Chancery Clarifies Requirement for Statutory Indemnification
Costantini v. Swiss Farm Stores Acquisition LLC, C.A. No. 8613-VCG (Del. Ch. Dec. 5, 2013).
Whether the agency relationship between the company and a person seeking indemnification rights was sufficient for purposes of the standard applicable for statutory indemnification.
Short Answer: At the preliminary stage of a motion for judgment on the pleadings, there were too many factual issues to resolve the question.
The prior Chancery decision in this case was previously highlighted on these pages here. This letter opinion was in connection with a motion for reargument of that decision about whether Kahn, the person whose request for indemnification was denied in the earlier opinion, should be entitled to indemnification because, contrary to the court’s holding in the prior opinion, there was some agency relationship alleged between the company and Kahn. The Court said that there was insufficient information presented on that issue on a factual level – – until the motion for reargument was submitted. In light of the motion for reargument and the additional information on that factual issue, the court, in sum, allowed for the issue to be further developed through discovery.
The parties chose to import language into their operating agreement from Section 145(a) and Section 145(b) of the DGCL, and therefore the Court used caselaw interpreting that provision for guidance. The courts have explained that the provision in that statute provides for indemnification when an officer, director or agent of a company is sued “by reason of the fact” of the corporate position of that person. That test is met when “there exists a causal connection or nexus between such proceeding and the defendant’s corporate capacity.” See Homestore, Inc. v. Tafeen, 888 A.2d 204, 214 (Del. 2005). The Court also explained that a “nexus” exists where a person’s “corporate powers are necessary or useful for committing the alleged misconduct.” See footnote 17.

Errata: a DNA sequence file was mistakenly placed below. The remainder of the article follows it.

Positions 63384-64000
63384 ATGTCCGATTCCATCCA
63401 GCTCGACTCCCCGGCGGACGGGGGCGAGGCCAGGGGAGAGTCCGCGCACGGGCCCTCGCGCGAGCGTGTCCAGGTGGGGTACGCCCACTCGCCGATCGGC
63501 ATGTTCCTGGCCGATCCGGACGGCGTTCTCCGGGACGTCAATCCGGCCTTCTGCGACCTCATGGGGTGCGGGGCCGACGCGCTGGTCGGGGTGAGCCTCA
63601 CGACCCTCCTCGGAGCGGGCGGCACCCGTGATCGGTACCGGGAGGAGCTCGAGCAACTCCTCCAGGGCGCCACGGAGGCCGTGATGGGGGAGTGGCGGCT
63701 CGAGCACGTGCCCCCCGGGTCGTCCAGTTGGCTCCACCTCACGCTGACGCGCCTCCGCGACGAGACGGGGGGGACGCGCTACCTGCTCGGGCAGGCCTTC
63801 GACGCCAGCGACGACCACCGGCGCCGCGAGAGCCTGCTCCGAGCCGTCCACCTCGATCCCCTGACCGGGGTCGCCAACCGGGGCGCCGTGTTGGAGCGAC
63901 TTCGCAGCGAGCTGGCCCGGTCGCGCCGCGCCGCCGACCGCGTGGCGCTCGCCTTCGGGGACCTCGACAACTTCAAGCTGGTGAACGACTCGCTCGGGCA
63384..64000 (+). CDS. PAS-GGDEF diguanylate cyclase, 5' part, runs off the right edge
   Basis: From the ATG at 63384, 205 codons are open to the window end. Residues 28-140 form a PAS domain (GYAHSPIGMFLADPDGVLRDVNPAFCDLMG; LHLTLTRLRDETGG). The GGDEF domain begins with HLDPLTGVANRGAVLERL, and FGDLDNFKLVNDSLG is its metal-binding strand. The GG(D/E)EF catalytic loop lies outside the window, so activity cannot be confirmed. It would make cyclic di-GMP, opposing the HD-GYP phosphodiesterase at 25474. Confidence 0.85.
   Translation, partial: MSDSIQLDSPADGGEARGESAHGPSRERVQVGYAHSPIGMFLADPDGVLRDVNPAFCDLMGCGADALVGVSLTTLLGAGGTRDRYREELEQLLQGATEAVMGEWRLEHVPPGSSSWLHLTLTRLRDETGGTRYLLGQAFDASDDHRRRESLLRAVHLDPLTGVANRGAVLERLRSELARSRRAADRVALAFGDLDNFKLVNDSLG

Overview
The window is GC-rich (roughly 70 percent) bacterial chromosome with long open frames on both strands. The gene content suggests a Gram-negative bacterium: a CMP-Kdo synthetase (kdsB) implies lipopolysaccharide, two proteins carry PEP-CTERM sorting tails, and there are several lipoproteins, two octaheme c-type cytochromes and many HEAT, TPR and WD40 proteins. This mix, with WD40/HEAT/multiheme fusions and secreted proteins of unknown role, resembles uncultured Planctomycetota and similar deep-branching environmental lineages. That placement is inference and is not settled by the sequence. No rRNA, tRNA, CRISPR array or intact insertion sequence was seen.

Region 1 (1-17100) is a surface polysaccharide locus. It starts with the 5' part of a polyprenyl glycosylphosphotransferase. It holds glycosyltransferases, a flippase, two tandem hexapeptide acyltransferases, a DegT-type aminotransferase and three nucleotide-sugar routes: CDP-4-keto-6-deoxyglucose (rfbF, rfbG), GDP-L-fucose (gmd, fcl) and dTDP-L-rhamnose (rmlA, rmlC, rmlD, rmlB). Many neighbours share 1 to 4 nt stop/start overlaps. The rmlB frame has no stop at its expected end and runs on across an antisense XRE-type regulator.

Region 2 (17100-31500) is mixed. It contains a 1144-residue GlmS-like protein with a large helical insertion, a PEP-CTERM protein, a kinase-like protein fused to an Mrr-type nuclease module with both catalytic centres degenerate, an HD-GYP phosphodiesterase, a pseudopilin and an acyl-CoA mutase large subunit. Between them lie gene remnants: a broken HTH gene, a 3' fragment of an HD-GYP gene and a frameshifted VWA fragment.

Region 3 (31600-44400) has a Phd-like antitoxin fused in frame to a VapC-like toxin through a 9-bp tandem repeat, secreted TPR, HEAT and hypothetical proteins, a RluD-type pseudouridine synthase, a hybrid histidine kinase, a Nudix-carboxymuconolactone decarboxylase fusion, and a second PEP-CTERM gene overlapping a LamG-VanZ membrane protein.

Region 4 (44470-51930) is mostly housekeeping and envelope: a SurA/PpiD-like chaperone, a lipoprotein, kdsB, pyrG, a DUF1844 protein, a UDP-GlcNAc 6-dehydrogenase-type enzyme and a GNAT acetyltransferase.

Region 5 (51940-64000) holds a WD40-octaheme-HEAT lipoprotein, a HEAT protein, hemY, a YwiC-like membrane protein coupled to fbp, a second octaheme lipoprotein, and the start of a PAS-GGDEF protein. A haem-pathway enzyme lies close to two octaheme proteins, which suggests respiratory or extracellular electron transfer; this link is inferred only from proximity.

In this case, there was an issue about whether Kahn was an agent and whether that agency relationship had a nexus to the complaint brought against him in the underlying action. Part of the factual dispute was whether or not he was a direct agent or subagent based on an entity through which he worked. Assuming he was a subagent, there was a dispute about whether the entity was a corporation or, believe it or not, a sole proprietorship despite a corporate name.
In conclusion, the pleadings were insufficient at this early stage in order to make a determination, but the discussion by the Court regarding what is required to establish the necessary connection with a corporation that would make one eligible for indemnification, makes this short letter opinion necessary reading for those interested in this nuance of Delaware statutory indemnification law. Although the language interpreted was in an operating agreement, because the agreement incorporated the terms of the statutory provisions in Section 145, the Court used the statutory analysis.